The Powell-Cotton Museum started out as a single room, built on the grounds of explorer and conservationist Percy Powell-Cotton’s Birchington-on-Sea estate in 1896 to house the collection of natural history specimens gathered on his trips to India and Tibet. It grew to include over 16,000 artworks, zoological specimens, and ethnographic objects that he and his family collected on their travels. But it’s the dioramas at the museum that are truly notable. These artfully arranged, lifelike displays made Powell-Cotton a pioneer in the field of taxidermy.
Powell-Cotton created his dioramas to show the animals in surrounding that echoed their natural habitats. At a time when many natural history displays were just mounted animal heads, Powell-Cotton recognized the scientific and educational benefits that exhibiting whole animals could have. He posed the animals in ways to show their facial expressions, body movements, and anatomy. In some instances, the animals’ veins and blood vessels are visible.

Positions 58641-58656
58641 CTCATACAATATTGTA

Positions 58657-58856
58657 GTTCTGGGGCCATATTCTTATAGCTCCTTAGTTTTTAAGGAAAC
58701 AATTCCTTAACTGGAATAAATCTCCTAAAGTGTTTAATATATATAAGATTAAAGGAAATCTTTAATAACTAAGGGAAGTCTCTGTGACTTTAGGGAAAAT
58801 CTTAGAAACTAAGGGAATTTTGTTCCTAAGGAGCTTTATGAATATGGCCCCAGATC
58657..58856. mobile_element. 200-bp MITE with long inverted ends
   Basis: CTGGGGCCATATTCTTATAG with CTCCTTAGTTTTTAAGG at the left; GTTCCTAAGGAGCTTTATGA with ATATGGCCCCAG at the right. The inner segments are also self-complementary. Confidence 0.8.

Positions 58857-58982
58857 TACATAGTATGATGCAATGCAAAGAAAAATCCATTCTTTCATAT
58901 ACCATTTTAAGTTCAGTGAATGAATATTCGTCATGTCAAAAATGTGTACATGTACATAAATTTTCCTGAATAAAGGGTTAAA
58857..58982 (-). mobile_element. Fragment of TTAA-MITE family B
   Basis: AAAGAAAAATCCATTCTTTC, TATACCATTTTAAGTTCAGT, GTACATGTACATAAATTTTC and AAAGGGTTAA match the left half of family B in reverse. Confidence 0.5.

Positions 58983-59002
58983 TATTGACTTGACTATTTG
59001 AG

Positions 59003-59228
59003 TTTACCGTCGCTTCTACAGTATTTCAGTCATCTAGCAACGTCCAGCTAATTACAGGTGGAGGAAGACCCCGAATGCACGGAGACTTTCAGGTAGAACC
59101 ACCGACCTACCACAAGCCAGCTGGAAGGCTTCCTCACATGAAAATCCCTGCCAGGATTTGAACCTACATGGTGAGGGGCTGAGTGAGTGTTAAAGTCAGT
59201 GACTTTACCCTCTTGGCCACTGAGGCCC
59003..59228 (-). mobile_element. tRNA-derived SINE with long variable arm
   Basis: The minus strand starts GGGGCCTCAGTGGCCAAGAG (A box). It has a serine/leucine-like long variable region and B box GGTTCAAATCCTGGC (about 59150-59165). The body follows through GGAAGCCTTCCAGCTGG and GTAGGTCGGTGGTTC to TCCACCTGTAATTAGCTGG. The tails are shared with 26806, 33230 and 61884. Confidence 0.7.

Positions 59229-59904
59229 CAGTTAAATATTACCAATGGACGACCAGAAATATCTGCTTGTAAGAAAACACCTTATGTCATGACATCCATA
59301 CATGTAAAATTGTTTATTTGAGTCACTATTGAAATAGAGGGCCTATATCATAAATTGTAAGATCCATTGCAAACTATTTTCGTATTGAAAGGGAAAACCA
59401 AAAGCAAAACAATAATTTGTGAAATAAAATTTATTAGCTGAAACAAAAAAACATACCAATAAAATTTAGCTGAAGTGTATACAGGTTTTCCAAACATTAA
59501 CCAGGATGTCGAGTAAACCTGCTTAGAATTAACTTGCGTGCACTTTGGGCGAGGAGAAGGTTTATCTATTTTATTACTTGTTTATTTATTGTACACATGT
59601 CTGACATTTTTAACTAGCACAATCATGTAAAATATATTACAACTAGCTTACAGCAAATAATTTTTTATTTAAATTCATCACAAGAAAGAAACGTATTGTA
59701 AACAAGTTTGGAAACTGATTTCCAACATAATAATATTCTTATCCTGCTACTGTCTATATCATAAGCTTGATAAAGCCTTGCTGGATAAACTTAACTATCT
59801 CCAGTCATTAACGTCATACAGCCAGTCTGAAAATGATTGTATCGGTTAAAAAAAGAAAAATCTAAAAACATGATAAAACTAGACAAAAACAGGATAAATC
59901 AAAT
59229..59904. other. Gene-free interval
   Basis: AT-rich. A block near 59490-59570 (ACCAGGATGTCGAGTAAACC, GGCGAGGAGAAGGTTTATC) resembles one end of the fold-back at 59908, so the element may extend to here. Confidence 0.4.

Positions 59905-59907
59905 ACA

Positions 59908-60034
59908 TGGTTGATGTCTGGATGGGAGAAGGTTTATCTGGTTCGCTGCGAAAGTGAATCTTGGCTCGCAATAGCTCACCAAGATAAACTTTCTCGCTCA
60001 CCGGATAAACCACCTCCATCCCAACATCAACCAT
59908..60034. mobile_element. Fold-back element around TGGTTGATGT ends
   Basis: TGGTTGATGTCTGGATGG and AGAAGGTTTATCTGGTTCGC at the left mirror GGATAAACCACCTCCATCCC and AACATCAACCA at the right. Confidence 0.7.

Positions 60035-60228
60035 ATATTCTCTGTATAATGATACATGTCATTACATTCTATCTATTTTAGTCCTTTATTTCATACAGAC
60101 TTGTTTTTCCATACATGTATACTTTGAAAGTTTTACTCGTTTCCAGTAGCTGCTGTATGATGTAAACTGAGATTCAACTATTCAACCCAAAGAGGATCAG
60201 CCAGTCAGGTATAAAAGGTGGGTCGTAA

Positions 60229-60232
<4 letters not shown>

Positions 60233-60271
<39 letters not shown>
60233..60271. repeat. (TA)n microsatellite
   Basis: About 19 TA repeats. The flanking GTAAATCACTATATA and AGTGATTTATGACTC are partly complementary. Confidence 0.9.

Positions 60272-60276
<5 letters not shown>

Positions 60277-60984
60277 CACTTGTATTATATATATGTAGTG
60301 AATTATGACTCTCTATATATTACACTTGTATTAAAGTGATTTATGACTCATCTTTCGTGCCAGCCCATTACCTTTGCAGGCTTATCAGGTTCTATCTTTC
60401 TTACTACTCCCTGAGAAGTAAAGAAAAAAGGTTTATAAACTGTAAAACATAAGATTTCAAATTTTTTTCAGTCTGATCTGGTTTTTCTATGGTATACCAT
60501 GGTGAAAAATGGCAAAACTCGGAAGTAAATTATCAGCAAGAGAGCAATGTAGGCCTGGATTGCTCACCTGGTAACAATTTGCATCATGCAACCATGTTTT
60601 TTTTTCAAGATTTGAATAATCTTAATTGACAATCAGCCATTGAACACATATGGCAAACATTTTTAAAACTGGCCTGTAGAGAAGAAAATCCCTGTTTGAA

Although he was an avid hunter, Powell-Cotton’s interests were far more varied than that. He took an interest in helping to catalog many of the animals he came in contact with, taking field notes and photographs. He also took an interest in the people he met along the way, collecting objects and stories that spoke to their lives, experiences, and cultures.
Between the years 1887 and 1939, he traveled throughout Africa and Asia 28 times to collect zoological specimens. In the late 19th and early 20th-century, dioramas were an innovative way to display wildlife, and Powell-Cotton’s were certainly no exception.
His collection is now displayed in eight galleries, each representing a different aspect of Powell-Cotton’s travels, from Chinese Imperial porcelain to his remarkable dioramas. In Gallery 2, a diorama representing the Himalayas at dawn is considered the oldest untouched diorama of its type in any museum. There are also over 30 films Powell-Cotton and his daughters made of their travels to Sudan, Somalia, and Angola.
Today, the museum is also active in the field of conservation, working to help protect animals threatened by over-hunting and habitat loss. Artifacts from the museum have helped researchers find solutions for the declining black rhino population and help conserve primate habitats.
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